Saturday Morning

I got an early session on the radio as the sun was rising this morning. The solar conditions were shown as “Poor” and “Unsettled”, but there was some good stuff out there. New Caledonia, Australia, and Japan were all seen on FT8 and were making contacts with US stations. The Mayotte DXPedition (TO6OK) was really strong here on the East Coast on FT8, but there were lots of callers worldwide, and I didn’t luck out, though I really tried. I did work a new one (Belize) on forty meters, so my morning efforts were a success as far as I was concerned.

I’m not lacking stations to work, and my best success seems to be on the lower bands (80, 60, 40, 30). I’m not running anything special here … 30 to 40 watts on digital modes through a LDG tuner to a 31-ft vertical wire, through a 100-ft RG-8X feedline, with a 4-to-1 unun at the base of the antenna, and one 31-ft counterpoise laid on the ground. I get acceptable SWR on all the HF bands except 160. The fiberglass antenna support is fastened to a clothesline support with several pieces of stiff twisted wire. Can’t get much more kludgy than that!

73 de Dick N4BC and good hunting!

Long Distance Call

Last night was not as productive on FT8 as the night before, but I did contact this guy on 17 meters, about 2030z:

Eight thousand, five hundred seventy-six miles … twenty-five watts … not bad. They’re out there, guys …

p.s. Hey, This is a new country for me for this newest vanity callsign! Already confirmed! Ain’t LOTW grand?!?!

73 de Dick N4BC

Propagation Report

The bands suck … right? If you look at the solar conditions, they’re no good, right? Can’t hear anybody, right? Behold …

Those flags represent the stations I heard on FT8, 80 through 17 meters, this evening. Saudi Arabia, Indonesia, loads of Europeans, Australia, Oman … what more do you want? Could I work them all? Unfortunately, no. But I worked a bunch … twenty-one of them. With a better antenna … you never know. But they’re THERE … and they’re WORKABLE … by SOMEONE! Might be you! The right time and the right place!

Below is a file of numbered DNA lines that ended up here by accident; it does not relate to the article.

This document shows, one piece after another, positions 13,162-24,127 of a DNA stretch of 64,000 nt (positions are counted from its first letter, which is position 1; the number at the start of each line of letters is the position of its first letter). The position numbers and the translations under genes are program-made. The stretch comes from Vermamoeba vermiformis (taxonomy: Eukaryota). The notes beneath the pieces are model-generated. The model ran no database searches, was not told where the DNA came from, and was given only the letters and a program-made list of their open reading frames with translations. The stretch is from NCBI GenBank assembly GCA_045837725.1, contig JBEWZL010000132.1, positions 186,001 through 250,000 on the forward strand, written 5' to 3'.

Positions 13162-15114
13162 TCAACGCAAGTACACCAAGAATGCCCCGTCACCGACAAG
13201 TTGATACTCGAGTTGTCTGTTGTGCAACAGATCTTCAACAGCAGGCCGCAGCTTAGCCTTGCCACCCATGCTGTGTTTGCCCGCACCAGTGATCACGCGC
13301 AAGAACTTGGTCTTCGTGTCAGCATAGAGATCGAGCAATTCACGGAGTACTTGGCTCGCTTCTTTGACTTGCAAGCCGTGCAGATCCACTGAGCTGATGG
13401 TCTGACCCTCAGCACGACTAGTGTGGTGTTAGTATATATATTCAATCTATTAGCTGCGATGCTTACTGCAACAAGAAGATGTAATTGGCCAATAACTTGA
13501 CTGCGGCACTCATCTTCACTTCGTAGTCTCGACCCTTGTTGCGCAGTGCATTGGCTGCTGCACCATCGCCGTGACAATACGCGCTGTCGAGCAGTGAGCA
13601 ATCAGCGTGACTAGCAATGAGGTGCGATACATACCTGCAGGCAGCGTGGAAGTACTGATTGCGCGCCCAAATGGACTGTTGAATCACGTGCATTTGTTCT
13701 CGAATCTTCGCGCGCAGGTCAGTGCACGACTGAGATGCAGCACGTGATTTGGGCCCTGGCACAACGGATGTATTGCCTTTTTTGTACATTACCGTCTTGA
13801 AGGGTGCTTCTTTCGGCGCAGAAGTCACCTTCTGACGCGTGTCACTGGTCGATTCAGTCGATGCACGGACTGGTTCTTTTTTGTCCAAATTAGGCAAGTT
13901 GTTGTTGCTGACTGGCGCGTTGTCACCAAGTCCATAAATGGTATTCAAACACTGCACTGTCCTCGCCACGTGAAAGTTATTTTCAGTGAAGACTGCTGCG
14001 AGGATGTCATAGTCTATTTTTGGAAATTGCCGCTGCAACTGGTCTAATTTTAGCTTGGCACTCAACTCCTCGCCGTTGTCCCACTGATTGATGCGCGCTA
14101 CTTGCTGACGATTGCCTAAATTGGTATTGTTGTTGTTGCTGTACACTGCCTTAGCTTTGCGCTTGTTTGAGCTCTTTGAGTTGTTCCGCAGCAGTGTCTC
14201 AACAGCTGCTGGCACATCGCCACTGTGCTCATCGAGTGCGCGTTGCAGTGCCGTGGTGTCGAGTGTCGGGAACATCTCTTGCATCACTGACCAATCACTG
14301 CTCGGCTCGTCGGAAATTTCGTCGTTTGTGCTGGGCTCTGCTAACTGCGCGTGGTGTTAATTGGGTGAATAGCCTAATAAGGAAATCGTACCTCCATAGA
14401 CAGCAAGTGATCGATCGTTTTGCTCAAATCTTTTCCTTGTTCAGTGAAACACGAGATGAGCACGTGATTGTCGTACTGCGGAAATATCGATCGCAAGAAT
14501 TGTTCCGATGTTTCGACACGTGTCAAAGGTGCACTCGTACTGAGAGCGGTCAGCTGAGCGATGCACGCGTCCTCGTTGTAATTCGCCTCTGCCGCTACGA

Turn the radio on … don’t sit and complain. They’re there! They’re waiting!

73 de Dick N4BC

A Bit of Nostalgia

Good Morning, everyone!

I was just looking at my QSO confirmation rates … not too bad, actually. With the advent of electronic QSLing, the percentages are really pretty high, I think.

I track QSLing on two sites, primarily … Logbook Of TheWorld and QRZ. I also upload to EQsl and ClubLog, but seldom visit. I do that mostly for others. On LOTW my confirmation rate is a bit over 66% and on QRZ.com, it’s a whopping 76%.

Obviously, for the “biggie” awards (ARRL and CQ), the LOTW logbook is the major one, but just look at those percentages. I don’t have any numbers, but I guarantee you that I never approached that before electronic QSLing … maybe when I was rare DX, but not as a lowly US ham. 

Looking back on it, as a DX station with US managers, I was pretty isolated from the confirmation part of the hobby. I really didn’t care about that aspect of hamming. I just had a blast operating. Without the burden of LOTS of cards arriving in my mailbox, I was continually on the air when I was free. That being said, I still got a LOT of QSLs sent directly to my overseas mailbox … mostly foreign hams and HUGE stacks of bureau cards. I remember getting an entire mailbag of VQ9 (Seychelles) cards one time from the Russian Bureau at Box 99, Moscow (I was the VQ9 bureau). They got answered, but it took time.

Nowadays, it’s a lot cheaper. Essentially free. Back in the “good ole days”, all QSLs went either via the bureau or direct. With the cost of postage now, it’s just not a viable method for most hams.

Times change and we just have to change to keep up. I think LOTW was a great idea, and I’ve never had any problem, either setting up an account or using it, but I DO miss all the paper QSLs. Sigh … times change for sure.

73 de Dick N4BC

A Couple of New Ones!

I worked two new countries this evening, both on FT8 … Oman on 40 meters and the Falkland Islands on 30 meters. Yes, Virginia, there is life left in the ham bands.

I also went ahead and updated the firmware on my IC-7300 with no problems noted. I don’t know why so many people have difficulties with this … if you follow the manual step-by-step, it’s hard to mess it up. DO remember, however, to save your configuration before upgrading, unless you want to go menu diving and setting up your whole operating environment again.

I downloaded MMTTY and integrated it with N1MM+ in preparation for the RTTY contest tomorrow. I haven’t tested it live on the air yet, but it should work fine. Tomorrow will tell!

Wow … three posts today! Maybe I should have saved up and dribbled it out more slowly. Oh well, I hadn’t posted for a while so I guess this makes up for it.

73 de Dick N4BC